If you've been in San Diego long enough—say, 15 minutes—you've likely heard that the eighth-largest city in the country has a bit of an identity crisis. Our civic leaders boldly pronounce this little corner of the world "America's Finest City," cleverly using an adjective that can mean anything to anybody. Oh sure, San Diego's tried on a few other slogans—"City in Motion" and "Silicon Beach" come to mind—to no avail.
But if we're believing what an assistant U.S. Attorney said in federal court last week, a certain Coronado resident with big dreams and an even bigger bank account seemed to pull back the curtain again on San Diego's Achilles heel: Who the hell are we?
As San Diego's latest political scandal continues to unfurl like a deep-fried onion blossom, it seems clear that the city's insecurities about itself were viewed as the means to an end, that San Diego can be something else, maybe a celebrity playground with waterfronts walled off by egregiously expensive condominium towers and glitzy hotels bathed in neon colors.
How else to describe the alleged vision of Mexican business tycoon José Susumo Azano Matsura? From his swinging bayfront pad in the Coronado Cays, perhaps he felt his distant view of the San Diego skyline was a little too dated, a bit too boring for his well-appointed tastes.
Whatever his motivation— power, ego, money laundering, maybe the ladies—it's clear that the gentleman at the center of our latest campaign-finance drama has his head planted far up his ass.
"What it does say is, he doesn't really understand the city, that he was probably just looking at the water and not the land," said Mike Stepner, the former city architect (yes, kids, we used to have one) who now teaches at the NewSchool of Architecture + Design in East Village. "It just isn't the same kind of waterfront as Miami. And I think lining it with huge high-rises is probably not the best solution for us."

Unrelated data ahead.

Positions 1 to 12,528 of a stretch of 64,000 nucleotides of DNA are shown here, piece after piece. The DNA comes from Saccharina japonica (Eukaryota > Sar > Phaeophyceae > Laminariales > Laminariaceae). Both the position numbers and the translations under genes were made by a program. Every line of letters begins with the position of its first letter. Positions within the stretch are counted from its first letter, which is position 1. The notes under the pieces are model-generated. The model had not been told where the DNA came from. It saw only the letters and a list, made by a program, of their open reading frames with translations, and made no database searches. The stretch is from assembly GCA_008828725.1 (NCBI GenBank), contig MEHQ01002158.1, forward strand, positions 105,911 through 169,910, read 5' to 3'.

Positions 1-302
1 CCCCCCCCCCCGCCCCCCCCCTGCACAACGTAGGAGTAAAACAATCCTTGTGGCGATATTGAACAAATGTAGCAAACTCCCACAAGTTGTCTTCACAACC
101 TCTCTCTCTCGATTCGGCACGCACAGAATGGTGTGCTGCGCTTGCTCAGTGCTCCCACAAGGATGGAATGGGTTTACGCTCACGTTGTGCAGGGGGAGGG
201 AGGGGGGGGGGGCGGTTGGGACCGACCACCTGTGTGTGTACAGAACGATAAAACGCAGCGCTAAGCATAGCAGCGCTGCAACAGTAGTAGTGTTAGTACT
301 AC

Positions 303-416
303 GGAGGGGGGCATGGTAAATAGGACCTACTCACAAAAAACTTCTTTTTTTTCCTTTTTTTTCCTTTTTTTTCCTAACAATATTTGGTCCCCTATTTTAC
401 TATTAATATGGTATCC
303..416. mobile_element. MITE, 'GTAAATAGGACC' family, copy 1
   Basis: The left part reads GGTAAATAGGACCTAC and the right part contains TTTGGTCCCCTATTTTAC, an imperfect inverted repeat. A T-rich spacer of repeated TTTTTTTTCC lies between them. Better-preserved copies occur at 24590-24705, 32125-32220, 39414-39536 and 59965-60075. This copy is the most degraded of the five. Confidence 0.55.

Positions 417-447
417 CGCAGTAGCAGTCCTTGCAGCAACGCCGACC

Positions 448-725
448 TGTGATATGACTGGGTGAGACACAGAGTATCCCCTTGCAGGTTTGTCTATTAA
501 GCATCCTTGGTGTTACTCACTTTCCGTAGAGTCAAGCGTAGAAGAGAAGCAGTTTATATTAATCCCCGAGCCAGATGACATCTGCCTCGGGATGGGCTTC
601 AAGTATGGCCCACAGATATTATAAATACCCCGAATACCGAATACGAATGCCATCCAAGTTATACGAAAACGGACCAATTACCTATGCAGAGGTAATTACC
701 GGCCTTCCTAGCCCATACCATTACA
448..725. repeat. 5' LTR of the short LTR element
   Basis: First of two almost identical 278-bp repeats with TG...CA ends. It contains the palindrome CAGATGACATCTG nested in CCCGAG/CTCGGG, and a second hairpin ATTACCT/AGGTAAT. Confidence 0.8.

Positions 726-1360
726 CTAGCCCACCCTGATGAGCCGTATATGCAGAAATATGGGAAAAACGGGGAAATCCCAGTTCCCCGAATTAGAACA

In fact, we can thank the recession for at least one thing, Stepner told Spin Cycle. "It's held up a lot of these overblown proposals that would have changed the character of San Diego," he said. "We keep talking about trying to connect the waterfront to the uplands, and that becomes less likely every time we cut off a view corridor or a street to build walls."
When the twin-towered Harbor Club condo project rose up across the street from the San Diego Convention Center in the early 1990s, its developer envisioned San Diego becoming a Honolulu or Waikiki Beach East. Of course, those condos sat unsold for years, and San Diegans' palate for poi has not risen significantly.
Even the notion—as best that Spin can figure from the scandal stories to date—that former Mayor Bob Filner would buy into this gentleman's vision of San Diego as "Miami West" seems far-fetched, unless the only vision Filner had was screwing his arch-nemesis, developer and publisher Doug Manchester, out of his leasehold for the Navy Broadway Complex.